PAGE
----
Advocates question adequacy of religious school curriculumsPosted: Updated:
A number of religious-based private schools in the Hudson Valley are facing state scrutiny over accusations that they're failing to provide children with basic education.
"It's all religious education, and no secular studies taught whatsoever in many of the yeshivas," says Steven White, an education advocate referring to some private, ultra-Orthodox Jewish schools. "They're receiving at most an hour and a half to two hours of schooling in a school day."
According to White, students in the Hasidic communities of New Square, Monsey and Kiryas Joel are receiving educations that don't meet state requirements.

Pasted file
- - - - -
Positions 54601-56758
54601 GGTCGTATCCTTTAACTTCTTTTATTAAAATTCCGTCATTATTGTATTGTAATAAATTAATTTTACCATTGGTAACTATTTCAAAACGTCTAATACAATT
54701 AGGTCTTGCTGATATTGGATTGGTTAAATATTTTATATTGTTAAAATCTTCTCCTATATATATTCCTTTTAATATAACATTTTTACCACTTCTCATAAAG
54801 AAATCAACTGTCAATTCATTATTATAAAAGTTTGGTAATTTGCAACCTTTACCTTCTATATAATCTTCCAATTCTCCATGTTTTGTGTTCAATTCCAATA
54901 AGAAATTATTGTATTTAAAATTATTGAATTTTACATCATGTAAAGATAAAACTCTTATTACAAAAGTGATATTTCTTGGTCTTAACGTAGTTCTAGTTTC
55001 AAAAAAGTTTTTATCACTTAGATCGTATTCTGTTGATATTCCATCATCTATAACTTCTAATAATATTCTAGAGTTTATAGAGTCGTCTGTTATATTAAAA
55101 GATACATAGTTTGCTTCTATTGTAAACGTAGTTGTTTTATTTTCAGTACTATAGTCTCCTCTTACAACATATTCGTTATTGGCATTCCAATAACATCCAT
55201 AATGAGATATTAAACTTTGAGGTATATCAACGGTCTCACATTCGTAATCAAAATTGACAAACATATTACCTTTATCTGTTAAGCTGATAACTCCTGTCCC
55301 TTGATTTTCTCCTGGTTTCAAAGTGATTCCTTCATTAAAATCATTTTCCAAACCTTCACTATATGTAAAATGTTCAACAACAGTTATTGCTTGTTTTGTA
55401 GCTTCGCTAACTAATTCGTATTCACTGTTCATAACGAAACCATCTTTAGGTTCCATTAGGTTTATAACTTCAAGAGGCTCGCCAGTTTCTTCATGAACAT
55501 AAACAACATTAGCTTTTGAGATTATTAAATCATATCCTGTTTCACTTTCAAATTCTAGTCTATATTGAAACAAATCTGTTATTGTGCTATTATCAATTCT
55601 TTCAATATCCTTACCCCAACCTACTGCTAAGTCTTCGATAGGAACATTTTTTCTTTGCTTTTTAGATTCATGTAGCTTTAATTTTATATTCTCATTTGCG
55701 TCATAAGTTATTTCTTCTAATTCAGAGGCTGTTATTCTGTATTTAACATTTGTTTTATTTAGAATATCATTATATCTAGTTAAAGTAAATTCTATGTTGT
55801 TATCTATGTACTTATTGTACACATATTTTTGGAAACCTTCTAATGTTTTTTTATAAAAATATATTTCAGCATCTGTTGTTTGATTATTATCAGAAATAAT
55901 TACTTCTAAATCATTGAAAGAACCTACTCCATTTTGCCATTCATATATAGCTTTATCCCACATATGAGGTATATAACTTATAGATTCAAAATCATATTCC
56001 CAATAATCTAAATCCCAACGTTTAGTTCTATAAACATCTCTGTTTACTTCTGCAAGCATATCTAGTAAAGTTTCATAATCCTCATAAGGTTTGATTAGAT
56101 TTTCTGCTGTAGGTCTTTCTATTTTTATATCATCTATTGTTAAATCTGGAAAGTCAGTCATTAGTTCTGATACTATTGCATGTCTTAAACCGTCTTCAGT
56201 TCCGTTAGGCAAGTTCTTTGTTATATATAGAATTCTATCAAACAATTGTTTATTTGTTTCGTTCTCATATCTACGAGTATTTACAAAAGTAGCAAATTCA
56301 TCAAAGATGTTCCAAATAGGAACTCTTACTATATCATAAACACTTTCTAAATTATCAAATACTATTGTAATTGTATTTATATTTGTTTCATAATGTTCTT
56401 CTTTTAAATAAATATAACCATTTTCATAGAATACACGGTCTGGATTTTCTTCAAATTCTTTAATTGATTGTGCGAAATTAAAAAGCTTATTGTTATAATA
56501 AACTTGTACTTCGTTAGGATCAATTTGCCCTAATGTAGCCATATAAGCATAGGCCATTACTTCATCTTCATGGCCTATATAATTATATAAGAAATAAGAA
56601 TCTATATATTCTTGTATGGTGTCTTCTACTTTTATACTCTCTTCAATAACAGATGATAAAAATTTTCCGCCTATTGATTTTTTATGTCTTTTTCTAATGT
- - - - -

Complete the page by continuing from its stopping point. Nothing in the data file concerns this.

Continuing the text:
"You'll hear things like, I didn't know what a dinosaur was," he says. "I didn't know what a molecule was."
State Education Commissioner MaryEllen Elia says her department plans to strengthen guidelines governing such schools.
Currently, the superintendent of a public school district is supposed to make sure private schools in the district are following state law. But private schools aren't required to test or submit results, and the superintendents aren't allowed inside private schools.
Elia says additional training will be provided for school superintendents on this subject next year, and officials will make additionally unspecified changes.
A representative for the East Ramapo School District said current law would need to change in order to allow true oversight of private schools in the district.
Both the Kiryas Joel School District and the state DOE did not immediately respond to News 12 calls for comment.